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​Why non-tech industries are poaching Australia’s top tech talent

​Why non-tech industries are poaching Australia’s top tech talent

Industry heavyweights lured by new ways to innovate as emerging markets target tech expertise.

As the industry enters 2017 filled with new-found eagerness and enthusiasm, the need for technological expertise heightens.

In a country challenged by an ongoing skills shortage, tech’s brightest minds will once again by pursued by an unrelenting swarm of IT recruitment firms.

But while the start of a new year represents an ideal time to look for a new job, for those operating within the channel, opportunities now lie elsewhere.

Yes the industry will continue to have a high channel manager churn rate, and yes, the need for skilled expertise will continue unabated, causing the usual frictions between vendors, distributors and resellers.

In 2017 however, a new player will come to the fore to target tech talent.

Whether it be FinTech, InsurTech or HealthTech, new markets are emerging in Australia, built on localised technological innovation.

And to get ahead of the chasing pack, such industries are recruiting technology’s smartest individuals to initiate wide scale disruption, both internally and externally.

First up in 2016 was Google Australia and New Zealand managing director, Maile Carnegie.

After over three years in the hot seat of one of the world’s most innovative companies, Carnegie jumped ship with the simple premise of making new employer, ANZ Banking Group, “think like Google”.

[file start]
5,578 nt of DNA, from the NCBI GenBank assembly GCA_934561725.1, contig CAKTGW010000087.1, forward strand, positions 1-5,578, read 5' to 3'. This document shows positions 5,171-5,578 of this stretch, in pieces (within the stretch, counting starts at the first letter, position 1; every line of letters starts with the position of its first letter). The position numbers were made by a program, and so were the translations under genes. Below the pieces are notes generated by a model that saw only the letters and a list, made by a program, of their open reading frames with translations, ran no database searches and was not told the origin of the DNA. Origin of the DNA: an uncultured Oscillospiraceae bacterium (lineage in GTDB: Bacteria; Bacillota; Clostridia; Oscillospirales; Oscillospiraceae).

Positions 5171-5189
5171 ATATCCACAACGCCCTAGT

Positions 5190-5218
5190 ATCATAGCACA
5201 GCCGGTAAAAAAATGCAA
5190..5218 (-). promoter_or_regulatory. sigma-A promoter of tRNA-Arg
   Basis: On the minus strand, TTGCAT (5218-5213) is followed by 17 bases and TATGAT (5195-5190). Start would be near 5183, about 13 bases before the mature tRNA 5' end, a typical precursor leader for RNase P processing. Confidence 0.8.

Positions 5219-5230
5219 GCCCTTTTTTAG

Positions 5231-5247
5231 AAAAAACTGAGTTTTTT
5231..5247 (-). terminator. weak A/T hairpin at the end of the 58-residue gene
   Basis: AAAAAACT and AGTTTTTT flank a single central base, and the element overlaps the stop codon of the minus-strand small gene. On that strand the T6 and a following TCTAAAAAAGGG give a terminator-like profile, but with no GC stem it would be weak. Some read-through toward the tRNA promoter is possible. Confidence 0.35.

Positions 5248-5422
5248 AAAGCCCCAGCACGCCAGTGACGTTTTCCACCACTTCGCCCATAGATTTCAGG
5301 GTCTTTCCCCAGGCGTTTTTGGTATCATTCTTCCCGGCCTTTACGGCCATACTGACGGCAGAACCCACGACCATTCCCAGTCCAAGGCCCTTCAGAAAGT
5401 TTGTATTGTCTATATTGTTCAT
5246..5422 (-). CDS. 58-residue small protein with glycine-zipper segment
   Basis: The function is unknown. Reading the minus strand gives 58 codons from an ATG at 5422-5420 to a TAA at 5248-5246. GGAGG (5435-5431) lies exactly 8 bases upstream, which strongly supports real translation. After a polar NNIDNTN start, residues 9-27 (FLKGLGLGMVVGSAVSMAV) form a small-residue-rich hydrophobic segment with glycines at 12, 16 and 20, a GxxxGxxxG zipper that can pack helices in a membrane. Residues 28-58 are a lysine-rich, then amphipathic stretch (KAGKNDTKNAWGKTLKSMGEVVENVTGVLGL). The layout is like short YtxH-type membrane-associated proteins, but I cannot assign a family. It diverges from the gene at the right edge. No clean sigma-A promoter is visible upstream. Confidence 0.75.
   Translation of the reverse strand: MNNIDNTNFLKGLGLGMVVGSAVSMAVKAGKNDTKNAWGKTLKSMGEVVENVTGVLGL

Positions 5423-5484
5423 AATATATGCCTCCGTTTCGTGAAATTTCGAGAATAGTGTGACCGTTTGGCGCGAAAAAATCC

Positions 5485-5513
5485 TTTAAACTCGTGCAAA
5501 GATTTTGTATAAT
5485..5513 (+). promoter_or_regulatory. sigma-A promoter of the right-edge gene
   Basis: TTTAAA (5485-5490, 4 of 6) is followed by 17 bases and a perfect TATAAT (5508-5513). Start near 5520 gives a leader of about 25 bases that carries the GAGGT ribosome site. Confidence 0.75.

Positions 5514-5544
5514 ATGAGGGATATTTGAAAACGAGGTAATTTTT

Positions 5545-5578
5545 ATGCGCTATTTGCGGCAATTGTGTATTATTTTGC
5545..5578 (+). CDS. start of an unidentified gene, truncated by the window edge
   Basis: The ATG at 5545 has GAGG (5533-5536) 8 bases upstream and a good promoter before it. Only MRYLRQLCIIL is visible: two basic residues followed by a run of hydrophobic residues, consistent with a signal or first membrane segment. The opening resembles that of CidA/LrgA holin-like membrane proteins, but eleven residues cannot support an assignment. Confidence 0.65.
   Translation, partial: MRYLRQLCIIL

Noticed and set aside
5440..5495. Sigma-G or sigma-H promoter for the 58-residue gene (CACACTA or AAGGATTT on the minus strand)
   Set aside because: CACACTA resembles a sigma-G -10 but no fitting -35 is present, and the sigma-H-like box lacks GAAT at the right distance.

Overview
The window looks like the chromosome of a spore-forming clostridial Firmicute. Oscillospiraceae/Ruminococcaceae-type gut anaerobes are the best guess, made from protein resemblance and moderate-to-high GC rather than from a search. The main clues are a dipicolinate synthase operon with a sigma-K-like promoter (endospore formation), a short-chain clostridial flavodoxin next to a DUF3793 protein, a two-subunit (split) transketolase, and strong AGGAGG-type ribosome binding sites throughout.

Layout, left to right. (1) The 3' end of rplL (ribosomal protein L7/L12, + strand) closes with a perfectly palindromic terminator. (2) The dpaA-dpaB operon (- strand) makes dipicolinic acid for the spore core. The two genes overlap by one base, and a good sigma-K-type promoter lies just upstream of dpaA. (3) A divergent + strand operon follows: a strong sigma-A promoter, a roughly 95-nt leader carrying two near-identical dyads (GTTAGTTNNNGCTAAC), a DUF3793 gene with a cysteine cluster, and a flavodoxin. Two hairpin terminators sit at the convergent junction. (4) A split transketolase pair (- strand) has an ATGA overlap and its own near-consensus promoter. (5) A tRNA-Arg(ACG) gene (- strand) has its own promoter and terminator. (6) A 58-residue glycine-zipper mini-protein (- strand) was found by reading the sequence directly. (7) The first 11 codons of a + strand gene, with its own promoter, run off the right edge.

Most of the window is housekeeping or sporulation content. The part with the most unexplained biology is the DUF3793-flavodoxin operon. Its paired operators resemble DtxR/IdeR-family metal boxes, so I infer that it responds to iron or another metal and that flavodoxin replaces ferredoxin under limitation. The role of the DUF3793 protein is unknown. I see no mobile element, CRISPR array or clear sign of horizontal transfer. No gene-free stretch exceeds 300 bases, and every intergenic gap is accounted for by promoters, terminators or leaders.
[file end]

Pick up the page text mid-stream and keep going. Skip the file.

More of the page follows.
In taking on the newly created position of group executive of digital banking - effective from July 2016 - Carnegie is now leading the strategic development and delivery of a digital experience for the bank's eight million retail, commercial and institutional customers, as well as internal staff.

Maile Carnegie
Maile Carnegie

As reported by sister publication CIO Australia at the time, this includes digital projects, innovation, and strategic relationships within the FinTech sector.

But in operating as one of the ‘Big Four’ banking giants across the country, ANZ didn’t stop there, announcing plans to appoint Gerard Florian as group executive of technology a matter of months later.

Effective January 30, 2017, the Dimension Data veteran will be charged with defining ANZ’s technology strategy across the country, while managing the company’s internal infrastructure.

“Gerard’s appointment together with the appointment of Maile Carnegie as group executive digital banking earlier this year, highlights the critical importance of technology to transforming ANZ to compete effectively in the digital age,” ANZ CEO, Shayne Elliott, said at the time.

“Increasingly technology is redefining our business and our relationship with customers.”

With ANZ recruiting two tech industry heavyweights, Suncorp followed suit in December, through its appointment of Pip Marlow as CEO of strategic innovation.

As reported by ARN, the Microsoft Australia managing director announced her intention to exit the tech giant after 21 years, to join one of Australia’s largest finance, insurance, and banking corporations in a newly created role.

In joining a multi-billion dollar Australian powerhouse, Marlow stands to capitalise on the emerging potential of both FinTech and InsurTech industries, as Suncorp pursues a digital transformation strategy across the country.

“[Suncorp CEO] Michael Cameron cares about customers and is thinking disruptively about the industry,” Marlow exclusively told ARN in December.

“He doesn’t think of Suncorp as a finance or insurance company, he thinks about how we can better enable our customers.

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